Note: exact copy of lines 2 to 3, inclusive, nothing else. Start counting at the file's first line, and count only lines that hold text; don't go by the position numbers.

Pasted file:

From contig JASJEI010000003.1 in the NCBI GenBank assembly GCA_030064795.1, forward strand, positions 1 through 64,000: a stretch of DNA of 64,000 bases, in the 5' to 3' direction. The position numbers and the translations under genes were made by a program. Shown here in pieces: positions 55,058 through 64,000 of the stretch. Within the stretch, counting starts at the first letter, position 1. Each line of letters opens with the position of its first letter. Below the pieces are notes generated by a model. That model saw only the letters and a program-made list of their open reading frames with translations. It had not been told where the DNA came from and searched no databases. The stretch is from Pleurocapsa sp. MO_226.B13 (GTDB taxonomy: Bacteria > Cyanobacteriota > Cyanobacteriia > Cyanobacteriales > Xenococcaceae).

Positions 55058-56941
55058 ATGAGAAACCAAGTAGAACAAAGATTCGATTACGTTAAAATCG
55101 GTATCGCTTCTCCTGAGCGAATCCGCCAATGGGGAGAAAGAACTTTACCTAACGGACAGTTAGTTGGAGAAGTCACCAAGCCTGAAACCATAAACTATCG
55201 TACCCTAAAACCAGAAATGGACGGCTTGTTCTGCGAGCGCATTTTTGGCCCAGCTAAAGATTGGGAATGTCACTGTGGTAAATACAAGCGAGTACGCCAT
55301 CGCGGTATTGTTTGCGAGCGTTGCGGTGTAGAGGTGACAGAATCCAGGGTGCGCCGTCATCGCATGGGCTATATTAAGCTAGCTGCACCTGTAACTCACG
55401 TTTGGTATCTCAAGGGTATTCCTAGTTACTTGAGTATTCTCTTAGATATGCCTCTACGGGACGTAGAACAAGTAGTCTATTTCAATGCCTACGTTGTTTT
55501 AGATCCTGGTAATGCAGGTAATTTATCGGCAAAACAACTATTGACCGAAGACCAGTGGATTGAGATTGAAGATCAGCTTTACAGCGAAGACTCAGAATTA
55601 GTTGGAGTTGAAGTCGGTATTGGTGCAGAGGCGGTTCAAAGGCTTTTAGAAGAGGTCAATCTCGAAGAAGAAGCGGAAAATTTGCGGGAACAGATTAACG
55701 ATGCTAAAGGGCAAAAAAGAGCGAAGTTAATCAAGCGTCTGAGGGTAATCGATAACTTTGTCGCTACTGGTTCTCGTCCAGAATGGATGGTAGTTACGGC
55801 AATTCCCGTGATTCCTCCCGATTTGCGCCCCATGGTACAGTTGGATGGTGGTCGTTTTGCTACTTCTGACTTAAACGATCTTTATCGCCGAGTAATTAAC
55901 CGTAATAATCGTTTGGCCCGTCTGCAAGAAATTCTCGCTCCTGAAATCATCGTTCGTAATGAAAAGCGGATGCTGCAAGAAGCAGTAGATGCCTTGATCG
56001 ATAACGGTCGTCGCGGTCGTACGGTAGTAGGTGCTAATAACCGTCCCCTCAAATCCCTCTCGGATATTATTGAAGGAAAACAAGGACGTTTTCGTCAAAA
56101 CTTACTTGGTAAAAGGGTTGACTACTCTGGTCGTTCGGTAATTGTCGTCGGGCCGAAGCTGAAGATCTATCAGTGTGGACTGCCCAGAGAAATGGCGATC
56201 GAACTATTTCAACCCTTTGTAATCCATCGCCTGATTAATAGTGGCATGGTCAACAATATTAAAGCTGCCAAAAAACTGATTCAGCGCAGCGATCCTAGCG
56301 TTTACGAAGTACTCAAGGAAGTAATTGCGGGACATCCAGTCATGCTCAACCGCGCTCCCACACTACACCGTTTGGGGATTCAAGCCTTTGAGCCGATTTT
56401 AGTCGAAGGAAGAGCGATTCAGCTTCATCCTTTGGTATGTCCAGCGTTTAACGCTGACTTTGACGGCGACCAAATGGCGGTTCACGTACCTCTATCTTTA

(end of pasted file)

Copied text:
Positions 55058-56941
55058 ATGAGAAACCAAGTAGAACAAAGATTCGATTACGTTAAAATCG